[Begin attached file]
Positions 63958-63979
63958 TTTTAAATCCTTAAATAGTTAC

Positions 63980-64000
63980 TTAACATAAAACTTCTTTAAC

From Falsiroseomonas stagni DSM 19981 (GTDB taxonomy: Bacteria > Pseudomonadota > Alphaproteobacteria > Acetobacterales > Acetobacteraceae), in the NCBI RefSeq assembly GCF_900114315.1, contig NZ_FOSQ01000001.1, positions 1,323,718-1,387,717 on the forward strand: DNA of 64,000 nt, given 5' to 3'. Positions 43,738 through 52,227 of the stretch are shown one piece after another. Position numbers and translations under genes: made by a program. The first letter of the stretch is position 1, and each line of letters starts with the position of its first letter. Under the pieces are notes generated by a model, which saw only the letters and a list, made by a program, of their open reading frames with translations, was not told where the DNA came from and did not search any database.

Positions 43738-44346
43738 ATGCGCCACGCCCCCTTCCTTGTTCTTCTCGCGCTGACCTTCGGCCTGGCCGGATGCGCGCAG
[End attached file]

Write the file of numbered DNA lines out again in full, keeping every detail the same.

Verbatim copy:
Positions 63958-63979
63958 TTTTAAATCCTTAAATAGTTAC

Positions 63980-64000
63980 TTAACATAAAACTTCTTTAAC

From Falsiroseomonas stagni DSM 19981 (GTDB taxonomy: Bacteria > Pseudomonadota > Alphaproteobacteria > Acetobacterales > Acetobacteraceae), in the NCBI RefSeq assembly GCF_900114315.1, contig NZ_FOSQ01000001.1, positions 1,323,718-1,387,717 on the forward strand: DNA of 64,000 nt, given 5' to 3'. Positions 43,738 through 52,227 of the stretch are shown one piece after another. Position numbers and translations under genes: made by a program. The first letter of the stretch is position 1, and each line of letters starts with the position of its first letter. Under the pieces are notes generated by a model, which saw only the letters and a list, made by a program, of their open reading frames with translations, was not told where the DNA came from and did not search any database.

Positions 43738-44346
43738 ATGCGCCACGCCCCCTTCCTTGTTCTTCTCGCGCTGACCTTCGGCCTGGCCGGATGCGCGCAG